You know what it feels like to have been sitting in one position for too long — the muscles that have been bent strangely and stuck in one spot are basically useless for a bit until you get them moving again.
Can this metaphor also apply to our senses, or to other ways we process information? I suspect so.
Continuing our short series on quick facilitation hacks I use all the time:
If you notice a group is getting a bit mired in binary thinking (i.e. “We have to choose this or that,” or “The world looks like this or that”), I find it helpful to draw a line on a whiteboard, with their two options at either end. Then I ask them:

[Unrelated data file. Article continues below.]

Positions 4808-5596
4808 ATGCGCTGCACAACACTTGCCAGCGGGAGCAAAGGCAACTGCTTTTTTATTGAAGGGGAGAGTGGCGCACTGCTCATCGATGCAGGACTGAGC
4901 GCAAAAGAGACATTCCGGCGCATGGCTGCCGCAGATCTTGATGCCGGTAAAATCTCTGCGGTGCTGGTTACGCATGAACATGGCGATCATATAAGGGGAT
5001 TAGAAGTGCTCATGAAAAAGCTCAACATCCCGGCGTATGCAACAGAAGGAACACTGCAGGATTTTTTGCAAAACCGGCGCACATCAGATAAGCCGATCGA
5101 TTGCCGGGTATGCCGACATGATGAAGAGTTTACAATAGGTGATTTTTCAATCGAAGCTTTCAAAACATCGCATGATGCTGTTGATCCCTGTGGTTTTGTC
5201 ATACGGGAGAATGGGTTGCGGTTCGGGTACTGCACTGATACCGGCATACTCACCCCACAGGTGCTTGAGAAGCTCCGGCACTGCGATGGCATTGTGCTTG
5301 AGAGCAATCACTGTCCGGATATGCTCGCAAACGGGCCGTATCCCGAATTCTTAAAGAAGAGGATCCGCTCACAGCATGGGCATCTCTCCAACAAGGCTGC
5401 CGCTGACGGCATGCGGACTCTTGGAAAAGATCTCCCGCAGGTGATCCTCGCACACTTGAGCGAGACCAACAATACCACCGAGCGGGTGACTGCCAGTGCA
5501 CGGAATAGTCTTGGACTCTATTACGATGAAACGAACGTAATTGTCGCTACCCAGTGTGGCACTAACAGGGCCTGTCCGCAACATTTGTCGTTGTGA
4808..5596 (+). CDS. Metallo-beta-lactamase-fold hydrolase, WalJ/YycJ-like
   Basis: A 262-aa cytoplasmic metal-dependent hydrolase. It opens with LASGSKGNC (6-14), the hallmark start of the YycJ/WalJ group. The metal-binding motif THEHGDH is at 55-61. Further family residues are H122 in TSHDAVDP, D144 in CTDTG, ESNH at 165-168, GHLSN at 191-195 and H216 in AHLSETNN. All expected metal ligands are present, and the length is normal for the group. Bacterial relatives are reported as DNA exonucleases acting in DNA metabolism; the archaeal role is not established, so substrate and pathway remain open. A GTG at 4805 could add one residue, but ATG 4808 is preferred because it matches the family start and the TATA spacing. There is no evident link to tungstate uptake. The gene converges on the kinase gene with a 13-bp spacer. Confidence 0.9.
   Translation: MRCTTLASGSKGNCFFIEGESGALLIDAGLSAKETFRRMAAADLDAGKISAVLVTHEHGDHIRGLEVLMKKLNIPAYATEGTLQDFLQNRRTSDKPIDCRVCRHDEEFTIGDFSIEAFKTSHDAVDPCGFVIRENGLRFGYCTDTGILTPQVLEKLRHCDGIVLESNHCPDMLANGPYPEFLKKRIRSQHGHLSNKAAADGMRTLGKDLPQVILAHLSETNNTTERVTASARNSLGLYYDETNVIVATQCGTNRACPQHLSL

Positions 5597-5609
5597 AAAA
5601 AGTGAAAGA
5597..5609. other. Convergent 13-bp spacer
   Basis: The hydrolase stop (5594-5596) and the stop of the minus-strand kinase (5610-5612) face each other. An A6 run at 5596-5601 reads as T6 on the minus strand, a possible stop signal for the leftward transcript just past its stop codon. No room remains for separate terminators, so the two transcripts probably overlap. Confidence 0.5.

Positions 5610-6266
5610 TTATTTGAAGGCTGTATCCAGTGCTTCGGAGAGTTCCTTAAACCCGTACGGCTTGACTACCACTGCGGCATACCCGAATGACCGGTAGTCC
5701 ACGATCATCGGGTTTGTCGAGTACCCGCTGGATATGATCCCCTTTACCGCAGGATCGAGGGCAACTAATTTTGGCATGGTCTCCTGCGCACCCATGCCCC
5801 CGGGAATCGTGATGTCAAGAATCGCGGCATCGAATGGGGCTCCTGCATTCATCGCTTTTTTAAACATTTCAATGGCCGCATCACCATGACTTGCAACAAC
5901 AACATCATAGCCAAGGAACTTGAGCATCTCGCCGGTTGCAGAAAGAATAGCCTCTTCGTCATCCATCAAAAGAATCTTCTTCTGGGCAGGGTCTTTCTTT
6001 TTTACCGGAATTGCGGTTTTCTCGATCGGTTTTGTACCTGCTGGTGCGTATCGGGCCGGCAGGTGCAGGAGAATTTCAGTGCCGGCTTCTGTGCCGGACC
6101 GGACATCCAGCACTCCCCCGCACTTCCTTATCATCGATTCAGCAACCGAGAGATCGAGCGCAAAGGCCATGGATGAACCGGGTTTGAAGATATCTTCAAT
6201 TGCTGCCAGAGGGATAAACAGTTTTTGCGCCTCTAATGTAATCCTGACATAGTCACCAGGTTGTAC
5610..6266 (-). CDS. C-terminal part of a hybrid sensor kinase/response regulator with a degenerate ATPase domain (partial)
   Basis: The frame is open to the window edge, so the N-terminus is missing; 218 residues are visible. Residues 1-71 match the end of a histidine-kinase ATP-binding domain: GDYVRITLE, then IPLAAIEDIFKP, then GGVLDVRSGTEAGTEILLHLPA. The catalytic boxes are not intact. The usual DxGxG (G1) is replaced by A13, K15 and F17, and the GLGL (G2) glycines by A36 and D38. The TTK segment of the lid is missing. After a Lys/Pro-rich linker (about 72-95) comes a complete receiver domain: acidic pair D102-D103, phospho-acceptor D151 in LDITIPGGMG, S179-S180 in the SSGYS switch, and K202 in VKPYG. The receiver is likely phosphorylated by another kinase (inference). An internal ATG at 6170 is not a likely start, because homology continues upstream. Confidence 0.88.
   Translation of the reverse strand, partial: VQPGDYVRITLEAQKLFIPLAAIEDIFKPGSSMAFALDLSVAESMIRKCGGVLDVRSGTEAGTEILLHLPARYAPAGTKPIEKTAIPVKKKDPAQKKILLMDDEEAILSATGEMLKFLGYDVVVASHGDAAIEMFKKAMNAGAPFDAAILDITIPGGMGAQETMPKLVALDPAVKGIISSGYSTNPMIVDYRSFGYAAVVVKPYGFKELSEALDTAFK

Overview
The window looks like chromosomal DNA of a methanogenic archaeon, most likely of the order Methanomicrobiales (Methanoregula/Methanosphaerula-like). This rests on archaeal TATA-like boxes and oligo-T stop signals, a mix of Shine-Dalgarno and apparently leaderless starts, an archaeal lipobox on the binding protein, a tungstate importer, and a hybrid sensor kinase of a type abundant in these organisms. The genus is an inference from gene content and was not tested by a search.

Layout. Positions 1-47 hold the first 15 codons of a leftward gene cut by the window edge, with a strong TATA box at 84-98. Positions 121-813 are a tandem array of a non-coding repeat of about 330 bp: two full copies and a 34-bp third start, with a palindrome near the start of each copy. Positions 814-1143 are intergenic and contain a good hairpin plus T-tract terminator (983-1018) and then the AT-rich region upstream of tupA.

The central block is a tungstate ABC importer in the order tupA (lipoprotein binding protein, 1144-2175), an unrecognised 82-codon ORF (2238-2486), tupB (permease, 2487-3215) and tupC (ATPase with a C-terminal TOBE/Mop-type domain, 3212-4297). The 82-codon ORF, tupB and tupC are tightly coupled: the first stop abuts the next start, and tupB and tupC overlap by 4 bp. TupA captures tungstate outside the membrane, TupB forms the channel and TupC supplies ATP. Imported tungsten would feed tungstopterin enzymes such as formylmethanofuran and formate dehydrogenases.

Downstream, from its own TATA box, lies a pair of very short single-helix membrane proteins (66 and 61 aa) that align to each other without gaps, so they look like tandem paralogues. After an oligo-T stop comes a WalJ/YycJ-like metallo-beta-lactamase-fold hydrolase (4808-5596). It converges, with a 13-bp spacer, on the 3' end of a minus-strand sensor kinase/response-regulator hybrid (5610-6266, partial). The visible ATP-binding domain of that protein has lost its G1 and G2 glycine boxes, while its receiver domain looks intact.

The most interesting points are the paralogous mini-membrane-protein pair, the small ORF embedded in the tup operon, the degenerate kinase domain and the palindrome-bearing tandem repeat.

One of the phrases I often hear during strategic planning sessions is the need for “evidence-based decision making.” This reference comes up across many sectors, along with the occasional musing about what is considered “evidence” at all.
As I’ve been working with various Boards of Directors at the environmental scanning stage of strategic planning recently, I’ve been thinking about what they need to be well-equipped to make the decisions facing them.